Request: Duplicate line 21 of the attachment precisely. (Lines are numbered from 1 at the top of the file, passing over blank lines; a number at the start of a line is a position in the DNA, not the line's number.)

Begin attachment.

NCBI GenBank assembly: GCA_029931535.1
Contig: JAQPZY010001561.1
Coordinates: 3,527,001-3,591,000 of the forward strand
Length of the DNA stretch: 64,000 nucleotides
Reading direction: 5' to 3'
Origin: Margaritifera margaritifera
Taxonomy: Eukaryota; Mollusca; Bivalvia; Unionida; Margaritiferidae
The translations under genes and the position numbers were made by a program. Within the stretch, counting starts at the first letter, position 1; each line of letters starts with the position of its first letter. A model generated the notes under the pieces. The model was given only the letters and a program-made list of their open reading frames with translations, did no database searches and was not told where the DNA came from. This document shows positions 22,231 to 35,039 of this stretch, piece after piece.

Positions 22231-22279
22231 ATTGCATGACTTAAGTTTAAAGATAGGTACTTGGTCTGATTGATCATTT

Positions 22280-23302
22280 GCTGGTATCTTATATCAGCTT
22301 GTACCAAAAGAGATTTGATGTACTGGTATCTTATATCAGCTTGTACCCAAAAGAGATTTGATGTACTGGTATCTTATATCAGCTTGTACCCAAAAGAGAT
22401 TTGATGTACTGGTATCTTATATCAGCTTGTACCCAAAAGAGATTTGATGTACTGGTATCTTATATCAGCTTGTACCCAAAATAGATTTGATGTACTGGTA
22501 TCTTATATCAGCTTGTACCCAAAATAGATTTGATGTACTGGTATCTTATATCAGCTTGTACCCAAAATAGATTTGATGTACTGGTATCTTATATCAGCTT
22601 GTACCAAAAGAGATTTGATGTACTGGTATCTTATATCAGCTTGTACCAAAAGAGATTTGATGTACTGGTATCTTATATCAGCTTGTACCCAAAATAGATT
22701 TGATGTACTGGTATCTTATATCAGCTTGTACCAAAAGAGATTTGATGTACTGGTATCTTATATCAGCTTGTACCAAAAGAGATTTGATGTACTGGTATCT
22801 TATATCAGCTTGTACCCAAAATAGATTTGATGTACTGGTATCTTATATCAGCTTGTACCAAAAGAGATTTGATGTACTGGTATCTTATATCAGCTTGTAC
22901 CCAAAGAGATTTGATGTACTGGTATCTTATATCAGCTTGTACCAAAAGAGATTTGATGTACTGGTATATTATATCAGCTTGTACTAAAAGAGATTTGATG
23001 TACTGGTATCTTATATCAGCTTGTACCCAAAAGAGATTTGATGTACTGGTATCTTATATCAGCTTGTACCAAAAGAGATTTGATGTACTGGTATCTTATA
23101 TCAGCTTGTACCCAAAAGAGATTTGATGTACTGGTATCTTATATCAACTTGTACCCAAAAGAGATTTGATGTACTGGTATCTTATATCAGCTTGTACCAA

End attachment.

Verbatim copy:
23101 TCAGCTTGTACCCAAAAGAGATTTGATGTACTGGTATCTTATATCAACTTGTACCCAAAAGAGATTTGATGTACTGGTATCTTATATCAGCTTGTACCAA